“Every element of a cross-lined screen acts as a pinhole camera, and reproduces an image of the aperture of the objective in whose rear focal plane it is placed. Thus, when using a square stop, the dots in the halftone produced will be square in shape; and when the stop is triangular, the dots produced will be triangles. If a diaphragm is used with several holes, each element of the screen will reproduce as many dots as there are holes in the diaphragm. If these holes be covered with red, yellow, and blue filters, the three dots will correspond in density to the intensities of the colors entering the lens aperture. In order to convert the negative into its natural colors, it can be converted into a transparency and projected through the three-color diaphragm and the original lens system.”
(Friedman, Joseph Solomon (1945): History of Color Photography. Boston: The American Photographic Publishing Company. p. 225.)
Original Technical Papers and Primary Sources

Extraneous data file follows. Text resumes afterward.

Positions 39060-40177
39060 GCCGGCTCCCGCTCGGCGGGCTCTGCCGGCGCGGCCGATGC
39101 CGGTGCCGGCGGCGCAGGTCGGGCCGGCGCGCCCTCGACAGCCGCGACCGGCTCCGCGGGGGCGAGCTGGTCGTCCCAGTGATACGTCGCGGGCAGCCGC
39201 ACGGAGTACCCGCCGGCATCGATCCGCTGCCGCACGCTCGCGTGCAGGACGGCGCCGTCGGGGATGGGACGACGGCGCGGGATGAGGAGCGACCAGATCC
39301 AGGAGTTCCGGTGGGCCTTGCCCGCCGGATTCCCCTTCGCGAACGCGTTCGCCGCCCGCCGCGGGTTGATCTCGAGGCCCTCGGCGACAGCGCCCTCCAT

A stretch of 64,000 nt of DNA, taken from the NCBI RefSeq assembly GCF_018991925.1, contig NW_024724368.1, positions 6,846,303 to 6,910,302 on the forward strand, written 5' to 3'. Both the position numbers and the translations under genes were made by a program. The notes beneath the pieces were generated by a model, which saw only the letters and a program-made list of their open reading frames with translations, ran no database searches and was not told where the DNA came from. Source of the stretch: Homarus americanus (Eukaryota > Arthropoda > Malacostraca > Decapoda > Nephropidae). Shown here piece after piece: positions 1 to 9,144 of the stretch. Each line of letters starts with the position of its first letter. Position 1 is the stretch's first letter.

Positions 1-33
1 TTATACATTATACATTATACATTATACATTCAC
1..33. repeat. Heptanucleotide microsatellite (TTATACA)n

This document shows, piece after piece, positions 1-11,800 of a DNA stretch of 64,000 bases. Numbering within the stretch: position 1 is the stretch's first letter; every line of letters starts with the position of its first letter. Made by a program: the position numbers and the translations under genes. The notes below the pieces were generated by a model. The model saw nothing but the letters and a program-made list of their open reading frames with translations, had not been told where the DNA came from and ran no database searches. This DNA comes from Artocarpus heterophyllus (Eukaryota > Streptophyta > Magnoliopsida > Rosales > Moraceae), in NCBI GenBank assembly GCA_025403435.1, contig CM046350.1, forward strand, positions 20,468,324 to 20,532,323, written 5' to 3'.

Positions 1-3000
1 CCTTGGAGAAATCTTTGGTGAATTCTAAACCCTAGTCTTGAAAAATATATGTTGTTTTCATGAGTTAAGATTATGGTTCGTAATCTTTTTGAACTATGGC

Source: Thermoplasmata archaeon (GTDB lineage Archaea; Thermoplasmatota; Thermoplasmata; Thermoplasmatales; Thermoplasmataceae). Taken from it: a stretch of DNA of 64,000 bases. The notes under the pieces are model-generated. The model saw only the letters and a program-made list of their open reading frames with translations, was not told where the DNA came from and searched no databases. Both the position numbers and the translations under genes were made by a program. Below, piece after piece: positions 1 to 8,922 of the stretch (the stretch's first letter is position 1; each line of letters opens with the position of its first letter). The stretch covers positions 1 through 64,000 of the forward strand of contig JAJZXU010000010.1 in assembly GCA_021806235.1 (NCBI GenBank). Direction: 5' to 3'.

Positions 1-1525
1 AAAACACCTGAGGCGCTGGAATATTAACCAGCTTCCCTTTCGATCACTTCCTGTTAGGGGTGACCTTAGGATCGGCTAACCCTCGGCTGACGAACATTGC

Ahriman = Liesegang, Raphael Eduard (1896): Von der zukünftigen Photographie. Ein neues Prinzip der Farbenphotographie. In: Photographisches Archiv, 37, pp. 249–251. (In German)
British Journal of Photography, 43, 1896, p. 569. (In German)
Anonymous (1951): The Magic of Color. In: International Projectionist, XXVI,7, Jul., pp. 5–9, 33–34.
Cauda, Ernesto (1938): Il cinema a colori. Quaderno mensile. Roma: Bianco e nero, anno II, nr. 11, on pp. 67–73. (in Italian)
Dr. N. (1937): Linsenraster. In: Film-Kurier, 183, 2.8.1937, Serie “Farb-Film-Fibel”. (in German)
Friedman, Joseph Solomon (1945): History of Color Photography. Boston: The American Photographic Publishing Company, p. 225.
Mitchell, Robert A. (1951): Is Lenticulated Color-Film Practical? In: International Projectionist, XXVI,10, Oct, pp. 5–9, 29–30. Download PDF